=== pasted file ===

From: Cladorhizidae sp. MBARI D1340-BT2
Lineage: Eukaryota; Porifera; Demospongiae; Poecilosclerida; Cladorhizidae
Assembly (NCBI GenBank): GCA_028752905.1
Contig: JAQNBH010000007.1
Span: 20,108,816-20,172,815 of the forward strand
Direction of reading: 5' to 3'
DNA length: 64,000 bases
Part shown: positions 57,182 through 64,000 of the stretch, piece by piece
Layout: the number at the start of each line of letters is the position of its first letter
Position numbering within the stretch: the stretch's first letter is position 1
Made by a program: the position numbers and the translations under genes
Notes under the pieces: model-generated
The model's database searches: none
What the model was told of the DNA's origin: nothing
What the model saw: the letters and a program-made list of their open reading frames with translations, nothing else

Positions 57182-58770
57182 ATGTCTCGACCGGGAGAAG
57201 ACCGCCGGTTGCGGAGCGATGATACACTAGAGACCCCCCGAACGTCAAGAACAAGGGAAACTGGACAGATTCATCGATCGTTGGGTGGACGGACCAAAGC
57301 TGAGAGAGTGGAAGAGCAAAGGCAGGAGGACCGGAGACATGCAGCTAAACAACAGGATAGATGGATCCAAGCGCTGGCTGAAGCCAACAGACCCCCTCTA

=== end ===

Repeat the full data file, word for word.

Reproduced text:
From: Cladorhizidae sp. MBARI D1340-BT2
Lineage: Eukaryota; Porifera; Demospongiae; Poecilosclerida; Cladorhizidae
Assembly (NCBI GenBank): GCA_028752905.1
Contig: JAQNBH010000007.1
Span: 20,108,816-20,172,815 of the forward strand
Direction of reading: 5' to 3'
DNA length: 64,000 bases
Part shown: positions 57,182 through 64,000 of the stretch, piece by piece
Layout: the number at the start of each line of letters is the position of its first letter
Position numbering within the stretch: the stretch's first letter is position 1
Made by a program: the position numbers and the translations under genes
Notes under the pieces: model-generated
The model's database searches: none
What the model was told of the DNA's origin: nothing
What the model saw: the letters and a program-made list of their open reading frames with translations, nothing else

Positions 57182-58770
57182 ATGTCTCGACCGGGAGAAG
57201 ACCGCCGGTTGCGGAGCGATGATACACTAGAGACCCCCCGAACGTCAAGAACAAGGGAAACTGGACAGATTCATCGATCGTTGGGTGGACGGACCAAAGC
57301 TGAGAGAGTGGAAGAGCAAAGGCAGGAGGACCGGAGACATGCAGCTAAACAACAGGATAGATGGATCCAAGCGCTGGCTGAAGCCAACAGACCCCCTCTA